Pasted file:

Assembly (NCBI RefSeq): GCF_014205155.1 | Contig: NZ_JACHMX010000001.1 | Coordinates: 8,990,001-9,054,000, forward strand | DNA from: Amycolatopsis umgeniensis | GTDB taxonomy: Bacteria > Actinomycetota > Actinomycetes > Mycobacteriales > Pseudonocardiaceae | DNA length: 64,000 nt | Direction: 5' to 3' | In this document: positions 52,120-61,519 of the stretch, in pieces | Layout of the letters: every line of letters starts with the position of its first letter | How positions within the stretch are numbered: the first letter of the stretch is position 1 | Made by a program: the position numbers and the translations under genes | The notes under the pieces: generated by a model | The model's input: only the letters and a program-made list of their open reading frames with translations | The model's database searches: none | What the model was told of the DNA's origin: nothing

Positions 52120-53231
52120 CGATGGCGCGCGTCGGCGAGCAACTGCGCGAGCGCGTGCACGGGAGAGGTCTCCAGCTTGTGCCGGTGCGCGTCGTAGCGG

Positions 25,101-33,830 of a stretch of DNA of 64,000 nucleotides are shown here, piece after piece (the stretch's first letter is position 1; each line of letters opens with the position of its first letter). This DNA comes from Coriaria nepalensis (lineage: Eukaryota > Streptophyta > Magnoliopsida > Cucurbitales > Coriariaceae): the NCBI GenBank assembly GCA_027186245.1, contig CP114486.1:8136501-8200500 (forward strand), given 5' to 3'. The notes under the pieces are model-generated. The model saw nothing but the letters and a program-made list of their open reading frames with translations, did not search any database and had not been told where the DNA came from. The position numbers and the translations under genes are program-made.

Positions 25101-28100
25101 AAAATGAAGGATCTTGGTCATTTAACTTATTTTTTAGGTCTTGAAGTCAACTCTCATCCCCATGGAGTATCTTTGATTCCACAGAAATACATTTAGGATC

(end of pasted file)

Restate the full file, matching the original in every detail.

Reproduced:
Assembly (NCBI RefSeq): GCF_014205155.1 | Contig: NZ_JACHMX010000001.1 | Coordinates: 8,990,001-9,054,000, forward strand | DNA from: Amycolatopsis umgeniensis | GTDB taxonomy: Bacteria > Actinomycetota > Actinomycetes > Mycobacteriales > Pseudonocardiaceae | DNA length: 64,000 nt | Direction: 5' to 3' | In this document: positions 52,120-61,519 of the stretch, in pieces | Layout of the letters: every line of letters starts with the position of its first letter | How positions within the stretch are numbered: the first letter of the stretch is position 1 | Made by a program: the position numbers and the translations under genes | The notes under the pieces: generated by a model | The model's input: only the letters and a program-made list of their open reading frames with translations | The model's database searches: none | What the model was told of the DNA's origin: nothing

Positions 52120-53231
52120 CGATGGCGCGCGTCGGCGAGCAACTGCGCGAGCGCGTGCACGGGAGAGGTCTCCAGCTTGTGCCGGTGCGCGTCGTAGCGG

Positions 25,101-33,830 of a stretch of DNA of 64,000 nucleotides are shown here, piece after piece (the stretch's first letter is position 1; each line of letters opens with the position of its first letter). This DNA comes from Coriaria nepalensis (lineage: Eukaryota > Streptophyta > Magnoliopsida > Cucurbitales > Coriariaceae): the NCBI GenBank assembly GCA_027186245.1, contig CP114486.1:8136501-8200500 (forward strand), given 5' to 3'. The notes under the pieces are model-generated. The model saw nothing but the letters and a program-made list of their open reading frames with translations, did not search any database and had not been told where the DNA came from. The position numbers and the translations under genes are program-made.

Positions 25101-28100
25101 AAAATGAAGGATCTTGGTCATTTAACTTATTTTTTAGGTCTTGAAGTCAACTCTCATCCCCATGGAGTATCTTTGATTCCACAGAAATACATTTAGGATC